The software engineering laboratory, directed by Professor Tom Mens, is organizing a half day seminar on the evolution of research on open source software, to celebrate the public defense of the thesis Maelick Claes.
Access is free but requires prior registration (cf below).
13h15: Mathieu Goeminne (CETIC, Belgium) : “On the Use and Interaction of Database Technologies in Open Source Java Projects"
Abstract: Numerous current-day software systems rely on a relational database for creating, editing, managing and persisting data. To do so, they rely on embedded SQL queries or object-relational mappings (ORM) to associate source code entities to database concepts. We present results of a large-scale empirical analysis of how popular database technologies co-exist and change over time in open source Java projects.
14h: Gregorio Robles (Universidad Rey Juan Carlos, Madrid, Spain) "On the Use of UML in Free/Libre/Open Source Software"
Abstract: The Unified Modelling Language is taught in almost any university-level software engineering course around the world. It is reported that around 30-40% of the companies use the UML. In open source projects, however, it is seldom used. In this talk, I present our research on the quest for UML files in several million projects hosted in GitHub. I provide some insight on our mining, analysis and the results that we have obtained.
14h45: Roberto Di Cosmo (University of Paris Diderot, France) "Software Heritage, building the universal software archive"
Abstract: From ten years of working on analysing the characteristics of large open source software repositories, we draw some lessons on the key properties we need for this kind of large scale studies. This led us to launching Software Heritage, the most ambitions project to date to build a universal source code software knowledge base. I provide a brief overview of the project and its basic design principles, and unveil the collaboration infrastructure that is open for contribution.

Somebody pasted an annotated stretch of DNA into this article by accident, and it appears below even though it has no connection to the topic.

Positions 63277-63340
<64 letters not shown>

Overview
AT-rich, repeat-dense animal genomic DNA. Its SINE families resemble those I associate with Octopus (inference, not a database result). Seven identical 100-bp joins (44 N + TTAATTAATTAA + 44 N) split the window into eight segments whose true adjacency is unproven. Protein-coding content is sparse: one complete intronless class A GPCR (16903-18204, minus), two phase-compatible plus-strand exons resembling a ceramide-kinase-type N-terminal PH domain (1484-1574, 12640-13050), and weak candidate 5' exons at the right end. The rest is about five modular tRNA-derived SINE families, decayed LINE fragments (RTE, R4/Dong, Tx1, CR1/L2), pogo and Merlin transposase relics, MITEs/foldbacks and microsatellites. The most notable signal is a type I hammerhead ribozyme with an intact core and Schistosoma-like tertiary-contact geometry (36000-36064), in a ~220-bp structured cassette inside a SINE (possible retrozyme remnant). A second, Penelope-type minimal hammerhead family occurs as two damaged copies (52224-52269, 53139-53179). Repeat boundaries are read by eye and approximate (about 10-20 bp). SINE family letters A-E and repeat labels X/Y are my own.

15h30: Short break
16h: Maelick Claes (University of Mons, Belgium) - public PhD defense
"Maintainability Issues in Open Source Component-based Software Ecosystems"
Abstract: Open source software ecosystems consist of a large number of interconnected software components. Component management software keeps track of the relations between these components, and helps both users and developers dealing with component dependencies and conflicts. Nevertheless, maintainability issues, such as backward-incompatible component updates, remain inevitable. In my thesis I aim to understand how dependency relations between software components maintained by different people impact software maintainability issues. By understanding how constraints between components can detect, prevent or reduce these issues, tools can be built to support maintainer and user communities of component-based ecosystems and distributions. All of this is investigated using the Debian and R ecosystem as a case study.
For any questions or further information, feel free to contact
Tom Mens (email@example.com)
Service de Génie Logiciel, Université de Mons
Avenue du Champ de Mars 6, 7000 Mons